Original Title: कल्पना
Directed by: Uday Shankar
Runtime: 155 minutes
Language: Hindi with French and English subtitles
A writer’s personal memories become intertwined with the story he pitches to a film producer. The story revolves around Udayan, a young dancer, played by the director Uday Shankar himself, who relentlessly pursues his dream of setting up an arts academy. In his quest, Udayan’s affections are vied for by Uma, a childhood friend and dancer, and Kamini, a rich patron.
The only feature directed by legendary dancer Uday Shankar, Kalpana borrows from Shankar’s experiences of setting up his own dance academy in the Himalayas and his philosophies regarding reforms in art education. Dream sequences, inter-disciplinary performances and a rich commentary on the imaginations of a newly independent India are refracted through the prism of dance.
Restoration Notes from The Film Foundation
Kalpana was digitally restored in 2008 by The Film Foundation’s World Cinema Project at Cineteca di Bologna /L’Immagine Ritrovata in association with the family of Uday Shankar, the National Film Archive of India and Dungarpur Films. Restoration funding was provided by the Doha Film Institute.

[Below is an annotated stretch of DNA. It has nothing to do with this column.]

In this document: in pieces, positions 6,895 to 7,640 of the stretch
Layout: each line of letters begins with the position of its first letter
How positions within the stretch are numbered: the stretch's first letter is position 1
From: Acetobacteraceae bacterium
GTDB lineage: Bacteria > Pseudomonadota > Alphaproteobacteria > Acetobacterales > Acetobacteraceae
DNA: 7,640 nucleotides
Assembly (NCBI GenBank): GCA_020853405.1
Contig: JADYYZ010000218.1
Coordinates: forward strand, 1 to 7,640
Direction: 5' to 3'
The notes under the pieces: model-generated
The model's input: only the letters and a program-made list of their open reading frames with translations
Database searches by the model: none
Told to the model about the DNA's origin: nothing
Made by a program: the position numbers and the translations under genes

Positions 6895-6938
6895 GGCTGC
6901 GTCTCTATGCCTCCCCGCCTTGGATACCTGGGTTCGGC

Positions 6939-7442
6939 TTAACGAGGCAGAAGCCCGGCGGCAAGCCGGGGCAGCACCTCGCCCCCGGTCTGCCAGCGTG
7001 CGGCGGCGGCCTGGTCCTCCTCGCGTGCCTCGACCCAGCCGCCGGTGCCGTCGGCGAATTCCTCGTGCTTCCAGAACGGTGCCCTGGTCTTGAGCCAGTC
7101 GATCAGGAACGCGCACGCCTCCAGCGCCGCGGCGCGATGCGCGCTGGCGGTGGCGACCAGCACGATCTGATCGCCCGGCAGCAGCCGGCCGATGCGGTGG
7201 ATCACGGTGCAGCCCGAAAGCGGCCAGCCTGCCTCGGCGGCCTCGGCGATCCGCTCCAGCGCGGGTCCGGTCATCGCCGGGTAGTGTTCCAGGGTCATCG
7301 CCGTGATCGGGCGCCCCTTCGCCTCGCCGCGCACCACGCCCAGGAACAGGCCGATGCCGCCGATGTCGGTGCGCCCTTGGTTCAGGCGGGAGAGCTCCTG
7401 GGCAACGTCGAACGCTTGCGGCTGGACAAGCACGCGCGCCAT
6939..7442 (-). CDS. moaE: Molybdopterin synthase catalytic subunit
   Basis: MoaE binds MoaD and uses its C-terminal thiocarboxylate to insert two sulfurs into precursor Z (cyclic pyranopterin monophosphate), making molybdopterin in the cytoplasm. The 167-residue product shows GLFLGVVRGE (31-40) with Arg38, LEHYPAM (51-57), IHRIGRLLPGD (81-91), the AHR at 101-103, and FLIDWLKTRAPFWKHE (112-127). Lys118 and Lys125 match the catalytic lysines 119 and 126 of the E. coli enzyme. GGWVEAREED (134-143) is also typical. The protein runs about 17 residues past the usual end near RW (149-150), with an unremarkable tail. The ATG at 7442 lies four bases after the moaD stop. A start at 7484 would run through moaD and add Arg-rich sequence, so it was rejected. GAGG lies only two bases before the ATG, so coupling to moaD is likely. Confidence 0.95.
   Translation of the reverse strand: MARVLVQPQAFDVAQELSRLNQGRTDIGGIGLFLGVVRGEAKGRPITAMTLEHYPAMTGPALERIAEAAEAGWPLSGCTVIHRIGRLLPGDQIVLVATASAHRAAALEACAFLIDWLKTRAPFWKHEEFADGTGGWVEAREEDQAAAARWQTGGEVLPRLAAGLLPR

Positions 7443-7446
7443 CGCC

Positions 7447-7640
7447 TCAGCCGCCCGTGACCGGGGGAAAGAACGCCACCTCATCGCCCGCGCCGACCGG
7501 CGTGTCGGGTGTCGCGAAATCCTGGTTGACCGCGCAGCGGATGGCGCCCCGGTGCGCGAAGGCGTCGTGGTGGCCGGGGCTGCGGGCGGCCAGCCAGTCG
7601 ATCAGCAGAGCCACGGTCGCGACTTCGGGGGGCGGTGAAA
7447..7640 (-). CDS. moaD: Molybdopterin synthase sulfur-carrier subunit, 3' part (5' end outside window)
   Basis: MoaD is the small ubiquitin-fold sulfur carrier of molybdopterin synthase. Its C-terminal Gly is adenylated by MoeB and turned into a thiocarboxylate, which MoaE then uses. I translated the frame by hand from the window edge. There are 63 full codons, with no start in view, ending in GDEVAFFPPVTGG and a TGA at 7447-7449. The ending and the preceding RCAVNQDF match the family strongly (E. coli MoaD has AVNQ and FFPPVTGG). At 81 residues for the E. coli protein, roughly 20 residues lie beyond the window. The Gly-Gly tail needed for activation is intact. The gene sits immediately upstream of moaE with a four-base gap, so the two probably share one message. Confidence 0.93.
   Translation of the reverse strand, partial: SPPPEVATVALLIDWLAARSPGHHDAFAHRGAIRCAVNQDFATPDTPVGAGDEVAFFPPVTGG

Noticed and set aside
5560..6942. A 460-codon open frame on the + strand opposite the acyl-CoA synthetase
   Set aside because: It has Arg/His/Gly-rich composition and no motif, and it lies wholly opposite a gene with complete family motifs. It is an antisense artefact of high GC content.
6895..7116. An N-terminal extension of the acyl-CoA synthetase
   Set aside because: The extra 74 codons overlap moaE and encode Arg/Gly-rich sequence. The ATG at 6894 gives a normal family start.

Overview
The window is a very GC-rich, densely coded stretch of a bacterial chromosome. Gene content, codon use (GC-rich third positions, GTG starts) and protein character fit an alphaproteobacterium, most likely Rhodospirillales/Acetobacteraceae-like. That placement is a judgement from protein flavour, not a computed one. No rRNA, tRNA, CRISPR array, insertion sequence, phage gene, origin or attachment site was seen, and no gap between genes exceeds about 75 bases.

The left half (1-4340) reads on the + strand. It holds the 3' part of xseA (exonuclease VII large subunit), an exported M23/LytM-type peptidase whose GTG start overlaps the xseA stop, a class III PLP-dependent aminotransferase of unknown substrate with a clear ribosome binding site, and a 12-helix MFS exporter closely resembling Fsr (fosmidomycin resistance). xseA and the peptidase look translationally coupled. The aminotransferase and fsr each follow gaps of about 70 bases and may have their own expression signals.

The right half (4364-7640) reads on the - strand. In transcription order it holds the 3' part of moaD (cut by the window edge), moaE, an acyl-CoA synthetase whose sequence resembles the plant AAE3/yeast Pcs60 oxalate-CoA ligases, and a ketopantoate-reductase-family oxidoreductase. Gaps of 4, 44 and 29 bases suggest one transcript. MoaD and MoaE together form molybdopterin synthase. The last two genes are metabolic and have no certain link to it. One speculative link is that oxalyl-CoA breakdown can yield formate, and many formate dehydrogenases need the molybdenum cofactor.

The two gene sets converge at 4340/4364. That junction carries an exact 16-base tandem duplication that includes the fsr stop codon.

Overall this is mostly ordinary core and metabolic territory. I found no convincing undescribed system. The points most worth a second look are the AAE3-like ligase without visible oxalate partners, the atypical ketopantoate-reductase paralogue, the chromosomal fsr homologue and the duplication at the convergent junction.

A combined dupe negative and a positive print were used but they were badly damaged and marked by lines, tears, dirt, dust, white marks and poor definition. The restoration required a considerable amount of physical and digital repair in order to recover the beauty of faces, movements, and costumes, and to reduce the aforementioned issues.
The original sound was digitally transferred from the combined dupe negative. Digital cleaning and background noise reduction was applied. The restoration has generated a new duplicate negative, and optical soundtrack negative for preservation as well as a complete back-up of all the files produced by the digital restoration.
About the Director
Uday Shankar (1900-1977) was one of the central figures in the history of dance in India, fusing Indian classical forms with techniques from the West. Born in Udaipur, Rajasthan, he moved to London to study painting at Royal College of Art. After his debut at Covent Garden alongside the Russian ballerina Anna Pavlova, he started his own dance troupe that toured Europe to wide acclaim. In 1938, he established the Uday Shankar India Cultural Centre in the Himalayas, where he assembled a group of artists including musicians, filmmakers and dancers. After the closure of the academy, Shankar started preparations on his one and only film, four years in the making, Kalpana (1948).
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